Mr. President, yesterday I introduced S. 2729, the Clean Energy Partnerships Act. I am proud to have as cosponsors for this bill Senator Max Baucus, Senator Amy Klobuchar, Senator Sherrod Brown, Senator Tom Harkin, Senator Mark Begich, and Senator Jeanne Shaheen, who has been working with me on the carbon conservation program after she introduced S. 1576, the Forest Carbon Incentives Program Act.
As we work toward creating a clean energy economy in America, we need a strategy that protects our environment while protecting and creating jobs and revitalizing our economy.
The bill I introduced yesterday is an important part of that strategy. By creating partnerships among manufacturing, utilities, agriculture, and forestry, we can reduce costs now to help transition to a clean energy economy tomorrow.
As we work to develop new technologies to reduce emissions in the future, we also need to find cost-effective ways to limit emissions in the short-term that do not cost us jobs. This bill is about creating a lower cost strategy to help us reach our emission reduction goals while protecting and strengthening our economy.
We can counteract, or offset, our current carbon emissions by investing in practices like sustainable agriculture and forestry projects that capture and store carbon. A ton of carbon is a ton of carbon. That is what this offset bill is all about.
For example, we can change farming practices through more efficient application of fertilizer, the use of cover crops, or by utilizing tillage practices, called ``no till farming.'' No-till farming reduces carbon emissions by leaving old plant matter buried underground. In contrast, conventional tilling moves old plant matter from last year's crop from under the soil to the top of the soil, where it decomposes and releases carbon into the atmosphere.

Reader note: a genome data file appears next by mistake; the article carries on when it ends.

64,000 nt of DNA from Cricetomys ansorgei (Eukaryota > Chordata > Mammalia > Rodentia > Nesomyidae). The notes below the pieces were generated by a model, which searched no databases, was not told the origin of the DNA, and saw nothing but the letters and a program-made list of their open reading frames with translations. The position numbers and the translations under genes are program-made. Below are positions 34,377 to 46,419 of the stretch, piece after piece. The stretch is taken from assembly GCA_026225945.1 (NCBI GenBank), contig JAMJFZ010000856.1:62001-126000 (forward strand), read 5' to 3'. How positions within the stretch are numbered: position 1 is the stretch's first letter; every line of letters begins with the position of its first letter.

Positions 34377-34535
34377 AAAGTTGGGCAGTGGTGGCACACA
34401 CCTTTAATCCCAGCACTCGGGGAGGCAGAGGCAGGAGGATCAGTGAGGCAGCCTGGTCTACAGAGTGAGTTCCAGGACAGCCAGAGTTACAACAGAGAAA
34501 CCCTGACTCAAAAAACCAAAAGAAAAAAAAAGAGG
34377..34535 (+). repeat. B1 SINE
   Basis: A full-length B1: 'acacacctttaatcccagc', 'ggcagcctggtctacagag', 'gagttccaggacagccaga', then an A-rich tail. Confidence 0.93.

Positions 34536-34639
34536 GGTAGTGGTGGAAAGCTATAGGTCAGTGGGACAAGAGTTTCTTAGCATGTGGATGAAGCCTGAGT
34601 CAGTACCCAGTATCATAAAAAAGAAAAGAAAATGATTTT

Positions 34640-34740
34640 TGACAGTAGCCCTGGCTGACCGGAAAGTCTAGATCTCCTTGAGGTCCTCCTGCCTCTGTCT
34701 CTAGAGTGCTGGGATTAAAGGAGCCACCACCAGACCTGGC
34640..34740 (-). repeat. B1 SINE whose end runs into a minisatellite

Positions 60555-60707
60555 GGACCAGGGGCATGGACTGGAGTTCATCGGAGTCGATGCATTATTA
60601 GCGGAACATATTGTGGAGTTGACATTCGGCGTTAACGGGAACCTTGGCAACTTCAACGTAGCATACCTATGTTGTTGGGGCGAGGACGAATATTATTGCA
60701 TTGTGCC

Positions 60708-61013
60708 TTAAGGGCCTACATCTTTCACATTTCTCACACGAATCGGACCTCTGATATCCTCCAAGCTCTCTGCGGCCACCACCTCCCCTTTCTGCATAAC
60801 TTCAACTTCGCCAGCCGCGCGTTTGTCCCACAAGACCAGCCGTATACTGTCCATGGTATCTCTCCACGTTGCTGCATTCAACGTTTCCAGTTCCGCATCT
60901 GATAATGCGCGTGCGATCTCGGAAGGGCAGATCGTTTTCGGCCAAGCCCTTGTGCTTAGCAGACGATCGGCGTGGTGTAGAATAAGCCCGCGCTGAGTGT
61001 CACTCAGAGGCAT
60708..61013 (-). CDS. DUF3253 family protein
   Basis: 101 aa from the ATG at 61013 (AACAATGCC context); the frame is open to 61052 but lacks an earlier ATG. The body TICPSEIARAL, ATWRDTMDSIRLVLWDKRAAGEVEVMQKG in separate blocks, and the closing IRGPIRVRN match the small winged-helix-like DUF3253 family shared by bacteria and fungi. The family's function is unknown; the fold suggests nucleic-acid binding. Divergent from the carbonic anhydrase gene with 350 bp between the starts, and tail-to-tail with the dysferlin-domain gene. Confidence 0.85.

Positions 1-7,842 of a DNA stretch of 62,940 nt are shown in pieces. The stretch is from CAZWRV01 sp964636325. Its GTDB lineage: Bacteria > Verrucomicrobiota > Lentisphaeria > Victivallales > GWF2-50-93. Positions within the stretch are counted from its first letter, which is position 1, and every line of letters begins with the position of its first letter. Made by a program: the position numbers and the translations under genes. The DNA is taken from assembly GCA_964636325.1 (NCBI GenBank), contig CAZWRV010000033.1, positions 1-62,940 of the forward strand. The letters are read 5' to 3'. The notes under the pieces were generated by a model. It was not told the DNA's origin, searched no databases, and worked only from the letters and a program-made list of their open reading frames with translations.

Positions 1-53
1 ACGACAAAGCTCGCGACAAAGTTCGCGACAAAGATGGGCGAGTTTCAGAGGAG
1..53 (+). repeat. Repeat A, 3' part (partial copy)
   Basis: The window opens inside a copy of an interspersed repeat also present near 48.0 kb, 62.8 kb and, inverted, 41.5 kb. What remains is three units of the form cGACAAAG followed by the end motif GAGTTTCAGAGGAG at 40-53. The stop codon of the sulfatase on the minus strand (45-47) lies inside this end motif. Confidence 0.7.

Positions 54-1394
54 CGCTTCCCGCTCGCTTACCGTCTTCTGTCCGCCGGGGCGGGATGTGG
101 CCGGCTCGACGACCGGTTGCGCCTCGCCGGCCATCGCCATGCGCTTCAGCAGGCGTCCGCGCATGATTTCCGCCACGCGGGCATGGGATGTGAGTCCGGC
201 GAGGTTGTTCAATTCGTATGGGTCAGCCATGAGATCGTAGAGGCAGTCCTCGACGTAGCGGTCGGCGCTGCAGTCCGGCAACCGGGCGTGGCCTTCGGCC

Improved forestry practices are another example of effective and scientifically-proven methods to help reduce carbon emissions. These practices must be a central component of any clean energy legislation. It is estimated that forests store up to 80 percent of above-ground carbon and nearly 70 percent of the carbon stored in the soil. Reducing deforestation, restoring forests, and better land management can all help reduce atmospheric carbon levels, not just in our country but around the world.
This bill also creates incentives to develop new technologies for reducing other greenhouse gas emissions. For example, methane is more than 20 times more potent than carbon dioxide and can be produced from landfills, coal mines, farms, natural gas systems and oil pipelines.
Equipment that can reduce or eliminate methane emissions can have a drastic impact on our environment. We can even use technologies that not only capture the methane but use it to generate cleaner electricity. That equipment can be designed and built right here in America, building on our innovative and manufacturing expertise to create good-paying jobs.